After months of waiting and a close vote, Loretta Lynch was confirmed as the 83rd Attorney General of the United States last week. In her remarks today, however, after the official swearing-in ceremony, she thanked all those who helped bring her confirmation to fruition, and pledged to do her utmost to rebuild trust in America’s judicial system.
“I am honored beyond words to step into this larger role today as your attorney general, as we continue the core work of our mission: The protection of the American people,” she said.
“We can restore trust and faith, both in our laws and in those of us who enforce them,” she continued. “We can protect the most vulnerable among us from the scourge of modern day slavery, so antithetic to the values forged in blood in this country. We can protect the growing cyber world, and we can give those in our care both protection from terrorism and the security of their civil liberties. My friends, we will do this as we’ve accomplished all things both great and small: working together, moving forward, and using justice as our compass.”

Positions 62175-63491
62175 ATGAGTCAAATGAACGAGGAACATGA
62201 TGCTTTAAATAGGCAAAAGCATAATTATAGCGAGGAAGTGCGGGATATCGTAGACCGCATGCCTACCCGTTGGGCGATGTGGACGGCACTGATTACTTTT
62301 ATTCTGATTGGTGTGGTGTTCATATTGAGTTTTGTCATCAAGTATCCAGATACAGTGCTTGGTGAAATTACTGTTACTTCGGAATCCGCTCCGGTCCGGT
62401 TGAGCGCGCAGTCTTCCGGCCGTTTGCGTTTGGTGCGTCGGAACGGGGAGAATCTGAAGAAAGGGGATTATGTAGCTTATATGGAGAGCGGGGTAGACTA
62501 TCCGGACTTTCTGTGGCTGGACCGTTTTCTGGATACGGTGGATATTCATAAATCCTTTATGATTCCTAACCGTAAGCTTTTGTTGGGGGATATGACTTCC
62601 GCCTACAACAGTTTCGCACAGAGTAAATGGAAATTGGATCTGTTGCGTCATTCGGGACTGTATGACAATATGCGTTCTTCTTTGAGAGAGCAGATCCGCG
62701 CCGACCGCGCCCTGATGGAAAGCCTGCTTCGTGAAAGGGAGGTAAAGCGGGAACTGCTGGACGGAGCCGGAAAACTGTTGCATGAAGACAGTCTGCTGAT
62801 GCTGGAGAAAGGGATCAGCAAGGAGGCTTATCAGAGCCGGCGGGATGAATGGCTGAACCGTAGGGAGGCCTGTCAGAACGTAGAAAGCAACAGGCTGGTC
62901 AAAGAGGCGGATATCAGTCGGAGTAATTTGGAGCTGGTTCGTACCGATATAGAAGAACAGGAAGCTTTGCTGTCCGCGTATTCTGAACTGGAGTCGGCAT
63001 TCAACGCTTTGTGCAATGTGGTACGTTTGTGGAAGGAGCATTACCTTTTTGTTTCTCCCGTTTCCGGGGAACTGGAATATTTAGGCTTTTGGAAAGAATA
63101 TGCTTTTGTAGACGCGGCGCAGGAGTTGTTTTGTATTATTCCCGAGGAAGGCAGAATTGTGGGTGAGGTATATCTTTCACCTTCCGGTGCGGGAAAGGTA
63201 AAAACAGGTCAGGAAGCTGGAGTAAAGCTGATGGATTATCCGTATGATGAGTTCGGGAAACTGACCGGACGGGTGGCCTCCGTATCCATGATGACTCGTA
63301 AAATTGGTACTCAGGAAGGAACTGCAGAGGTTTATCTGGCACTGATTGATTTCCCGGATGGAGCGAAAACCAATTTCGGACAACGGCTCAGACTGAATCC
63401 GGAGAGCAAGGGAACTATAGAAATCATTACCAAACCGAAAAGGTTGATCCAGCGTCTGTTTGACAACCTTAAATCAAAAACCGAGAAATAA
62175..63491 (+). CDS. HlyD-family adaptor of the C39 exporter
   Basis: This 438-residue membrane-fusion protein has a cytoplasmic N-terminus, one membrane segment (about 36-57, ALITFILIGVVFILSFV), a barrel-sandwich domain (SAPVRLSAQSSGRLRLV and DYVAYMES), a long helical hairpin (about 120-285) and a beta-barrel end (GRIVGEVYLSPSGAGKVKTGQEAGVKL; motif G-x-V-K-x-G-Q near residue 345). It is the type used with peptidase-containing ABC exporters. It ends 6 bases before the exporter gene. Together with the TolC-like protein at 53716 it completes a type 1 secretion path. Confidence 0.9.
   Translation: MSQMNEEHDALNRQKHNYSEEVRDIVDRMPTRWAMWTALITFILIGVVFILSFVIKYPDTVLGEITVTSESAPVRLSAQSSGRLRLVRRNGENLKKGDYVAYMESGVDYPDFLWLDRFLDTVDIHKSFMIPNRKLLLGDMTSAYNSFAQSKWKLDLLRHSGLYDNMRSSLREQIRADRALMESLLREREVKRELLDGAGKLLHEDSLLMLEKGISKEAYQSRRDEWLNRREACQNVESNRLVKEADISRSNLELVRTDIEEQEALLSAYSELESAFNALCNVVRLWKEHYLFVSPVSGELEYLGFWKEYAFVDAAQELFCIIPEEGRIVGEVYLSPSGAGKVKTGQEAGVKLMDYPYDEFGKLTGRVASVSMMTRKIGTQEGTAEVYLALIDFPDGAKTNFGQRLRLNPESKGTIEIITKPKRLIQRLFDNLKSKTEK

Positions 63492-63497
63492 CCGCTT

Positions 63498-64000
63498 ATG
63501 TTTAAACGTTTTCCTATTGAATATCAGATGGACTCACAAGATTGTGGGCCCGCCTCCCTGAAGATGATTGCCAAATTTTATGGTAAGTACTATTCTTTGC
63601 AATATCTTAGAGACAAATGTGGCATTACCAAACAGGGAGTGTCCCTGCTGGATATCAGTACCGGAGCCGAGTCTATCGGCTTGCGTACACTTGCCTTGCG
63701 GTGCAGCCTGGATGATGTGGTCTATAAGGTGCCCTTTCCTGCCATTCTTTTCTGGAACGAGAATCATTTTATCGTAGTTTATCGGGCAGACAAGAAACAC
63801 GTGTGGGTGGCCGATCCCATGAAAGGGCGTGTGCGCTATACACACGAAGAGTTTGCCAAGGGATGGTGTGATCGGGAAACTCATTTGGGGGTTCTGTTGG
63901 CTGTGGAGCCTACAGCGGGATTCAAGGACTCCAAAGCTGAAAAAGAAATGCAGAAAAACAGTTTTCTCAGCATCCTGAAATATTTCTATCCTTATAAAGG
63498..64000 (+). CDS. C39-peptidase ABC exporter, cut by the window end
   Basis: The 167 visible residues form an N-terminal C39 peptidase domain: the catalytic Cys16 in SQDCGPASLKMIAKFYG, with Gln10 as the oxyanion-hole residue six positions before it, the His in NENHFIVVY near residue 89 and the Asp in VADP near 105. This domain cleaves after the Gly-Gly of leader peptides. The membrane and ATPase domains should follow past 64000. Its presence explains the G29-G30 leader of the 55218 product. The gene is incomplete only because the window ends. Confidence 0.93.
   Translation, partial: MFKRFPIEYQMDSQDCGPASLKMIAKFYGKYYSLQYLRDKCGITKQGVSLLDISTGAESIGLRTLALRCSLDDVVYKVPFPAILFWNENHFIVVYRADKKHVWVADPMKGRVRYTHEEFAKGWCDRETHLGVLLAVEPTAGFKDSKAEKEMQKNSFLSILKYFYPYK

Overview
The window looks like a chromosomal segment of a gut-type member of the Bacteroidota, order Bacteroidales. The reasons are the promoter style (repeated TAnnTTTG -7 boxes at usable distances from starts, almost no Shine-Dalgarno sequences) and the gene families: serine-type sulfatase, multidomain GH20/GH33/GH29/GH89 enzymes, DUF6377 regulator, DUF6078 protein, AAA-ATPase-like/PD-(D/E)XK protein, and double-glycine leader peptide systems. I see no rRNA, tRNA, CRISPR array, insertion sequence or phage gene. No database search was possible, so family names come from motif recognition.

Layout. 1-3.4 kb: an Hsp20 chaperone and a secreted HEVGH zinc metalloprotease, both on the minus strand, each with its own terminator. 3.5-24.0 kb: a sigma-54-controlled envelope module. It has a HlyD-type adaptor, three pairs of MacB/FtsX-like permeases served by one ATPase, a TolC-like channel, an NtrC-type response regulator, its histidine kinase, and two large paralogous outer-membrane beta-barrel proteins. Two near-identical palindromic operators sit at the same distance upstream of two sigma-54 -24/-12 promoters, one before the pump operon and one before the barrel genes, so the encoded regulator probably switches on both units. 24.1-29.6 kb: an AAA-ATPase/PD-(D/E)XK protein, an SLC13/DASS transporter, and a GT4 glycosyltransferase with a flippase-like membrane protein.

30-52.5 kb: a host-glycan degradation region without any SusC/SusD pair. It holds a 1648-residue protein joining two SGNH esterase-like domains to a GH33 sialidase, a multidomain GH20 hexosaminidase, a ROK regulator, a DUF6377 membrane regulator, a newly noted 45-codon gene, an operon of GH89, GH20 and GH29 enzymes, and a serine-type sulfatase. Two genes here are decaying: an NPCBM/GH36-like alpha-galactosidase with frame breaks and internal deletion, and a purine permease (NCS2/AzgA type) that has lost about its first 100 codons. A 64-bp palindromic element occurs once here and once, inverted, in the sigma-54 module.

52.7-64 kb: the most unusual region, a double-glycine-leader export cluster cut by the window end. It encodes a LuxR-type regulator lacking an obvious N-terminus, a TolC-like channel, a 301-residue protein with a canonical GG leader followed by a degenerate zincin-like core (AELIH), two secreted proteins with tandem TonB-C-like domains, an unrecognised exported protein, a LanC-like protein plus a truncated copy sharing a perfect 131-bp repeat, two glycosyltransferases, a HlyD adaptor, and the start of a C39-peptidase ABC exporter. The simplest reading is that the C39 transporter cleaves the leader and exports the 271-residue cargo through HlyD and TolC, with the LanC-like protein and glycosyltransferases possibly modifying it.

Not everyone, however, is optimistic about Ms. Lynch’s coming attorney generalship. In fact, some Senate Republicans are downright worried.
“While Ms. Lynch has earned a reputation as a no-nonsense prosecutor, her consistent refusal to specify any limitations on the power of the President disqualify her from serving as our nation's chief law enforcement officer,” Sen. Ted Cruz said in a statement last week before the coming cloture vote to advance her confirmation. “In multiple rounds of testimony before the Judiciary Committee, Ms. Lynch would not identify a single instance in which her actions would differ from Attorney General Eric Holder, and she supported the Administration's boundless legal theory to justify ignoring our nation's immigration laws. In my view, this makes her unfit to be the Attorney General.”
Cruz isn't alone. Other Senate Republicans -- and conservative columnists -- agree. Nonetheless, twenty Senate Republicans voted for cloture -- and ten others voted outright to make her attorney general. Surprise.